How a once-derelict patch of ground, is helping to galvanise a community in one corner of South London.
Squashed gothic churches, beheaded saints, mysterious alleyways and a preponderance of dustbins.
When I was growing up my parents were second-hand booksellers in Bristol. As well as providing ready access to lots of books, it also meant that I got my hands on all kinds of bookmarks.
I recently rediscovered a box filled with some of these cardboard treasures that I once collected.
It doesn’t take much to make a familiar place unfamiliar. A change in the weather – rain, bright sunshine, or more dramatically, snowfall or fog can all do it. Smells too – who hasn’t found themselves aware of sniffing more consciously than normal when drains are blocked, or there’s a whiff of barbecue, bonfire or worse in the air?
And then of course there are a place’s distinctive sounds.
I wonder what the collective noun for nature-writers would be? A ‘Concern’, an ‘Observance’, a ‘Disappearance’, or perhaps, inevitably, a ‘Nostalgia’?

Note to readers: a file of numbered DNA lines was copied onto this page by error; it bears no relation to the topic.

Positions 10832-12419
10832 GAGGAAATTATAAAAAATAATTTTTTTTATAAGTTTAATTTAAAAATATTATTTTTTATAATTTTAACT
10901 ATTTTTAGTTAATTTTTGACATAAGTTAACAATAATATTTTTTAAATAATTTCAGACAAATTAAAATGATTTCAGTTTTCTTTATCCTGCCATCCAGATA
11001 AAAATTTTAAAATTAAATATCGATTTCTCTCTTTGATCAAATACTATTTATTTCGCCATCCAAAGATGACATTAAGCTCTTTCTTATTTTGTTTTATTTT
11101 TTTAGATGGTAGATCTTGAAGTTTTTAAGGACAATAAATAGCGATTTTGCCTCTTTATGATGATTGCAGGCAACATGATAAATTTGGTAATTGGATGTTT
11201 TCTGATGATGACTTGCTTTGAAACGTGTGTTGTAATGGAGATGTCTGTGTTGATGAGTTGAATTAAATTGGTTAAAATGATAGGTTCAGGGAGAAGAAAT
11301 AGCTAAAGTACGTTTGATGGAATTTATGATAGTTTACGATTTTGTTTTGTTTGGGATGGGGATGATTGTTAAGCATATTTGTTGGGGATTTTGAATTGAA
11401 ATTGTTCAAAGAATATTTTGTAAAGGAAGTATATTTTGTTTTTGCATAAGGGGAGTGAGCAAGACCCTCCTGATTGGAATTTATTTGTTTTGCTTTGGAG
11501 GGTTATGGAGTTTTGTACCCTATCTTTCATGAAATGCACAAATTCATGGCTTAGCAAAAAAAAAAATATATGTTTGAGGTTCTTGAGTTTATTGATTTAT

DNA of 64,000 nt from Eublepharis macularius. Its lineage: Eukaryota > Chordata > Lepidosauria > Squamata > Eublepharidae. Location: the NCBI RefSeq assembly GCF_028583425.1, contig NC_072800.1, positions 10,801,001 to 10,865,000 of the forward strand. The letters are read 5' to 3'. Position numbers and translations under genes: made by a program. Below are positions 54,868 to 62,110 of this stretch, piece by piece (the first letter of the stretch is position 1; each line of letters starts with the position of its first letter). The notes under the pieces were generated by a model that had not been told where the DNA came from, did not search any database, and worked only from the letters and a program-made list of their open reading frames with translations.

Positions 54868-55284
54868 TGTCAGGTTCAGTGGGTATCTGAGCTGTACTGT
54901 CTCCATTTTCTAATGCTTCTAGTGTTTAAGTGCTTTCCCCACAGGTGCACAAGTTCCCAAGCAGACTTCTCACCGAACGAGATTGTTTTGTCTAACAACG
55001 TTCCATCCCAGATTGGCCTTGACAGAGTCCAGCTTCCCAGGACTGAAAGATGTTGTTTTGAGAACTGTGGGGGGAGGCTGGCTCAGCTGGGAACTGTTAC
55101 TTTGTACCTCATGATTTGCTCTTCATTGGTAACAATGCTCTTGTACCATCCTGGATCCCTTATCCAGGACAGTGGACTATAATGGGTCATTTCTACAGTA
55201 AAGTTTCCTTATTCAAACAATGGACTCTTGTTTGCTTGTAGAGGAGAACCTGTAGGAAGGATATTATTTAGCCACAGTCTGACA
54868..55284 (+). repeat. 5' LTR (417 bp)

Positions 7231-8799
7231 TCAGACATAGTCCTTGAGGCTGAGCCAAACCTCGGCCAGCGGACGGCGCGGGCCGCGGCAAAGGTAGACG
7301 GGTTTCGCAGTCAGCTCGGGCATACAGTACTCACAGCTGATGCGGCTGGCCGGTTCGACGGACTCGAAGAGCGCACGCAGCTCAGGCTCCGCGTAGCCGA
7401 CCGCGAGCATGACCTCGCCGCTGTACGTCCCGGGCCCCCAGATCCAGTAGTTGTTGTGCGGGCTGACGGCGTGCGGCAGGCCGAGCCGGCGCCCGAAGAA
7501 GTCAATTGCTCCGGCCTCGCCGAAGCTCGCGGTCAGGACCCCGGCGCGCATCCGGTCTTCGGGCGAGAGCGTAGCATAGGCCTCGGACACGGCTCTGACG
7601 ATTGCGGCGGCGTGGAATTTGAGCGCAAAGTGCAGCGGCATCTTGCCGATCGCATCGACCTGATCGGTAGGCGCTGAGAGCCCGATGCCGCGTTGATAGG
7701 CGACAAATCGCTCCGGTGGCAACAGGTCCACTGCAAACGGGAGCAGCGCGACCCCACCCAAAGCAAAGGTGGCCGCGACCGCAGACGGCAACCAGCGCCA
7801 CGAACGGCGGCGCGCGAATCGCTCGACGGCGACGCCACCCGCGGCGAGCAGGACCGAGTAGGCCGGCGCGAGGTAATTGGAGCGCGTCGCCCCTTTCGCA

At the inaugural Balham Literary Festival, I was lucky enough to encounter several different members of the group…
This post began as a kind of experiment. At one point it looked as though it might not end well, but we’ll come to that. It started with a question I find myself pondering quite often: just how differently do other people (than me) see the same places?
I recently went in search for an ‘anonymous suburb’.
This is what I discovered.
Today a coffee shop near where I work in Clerkenwell disappeared…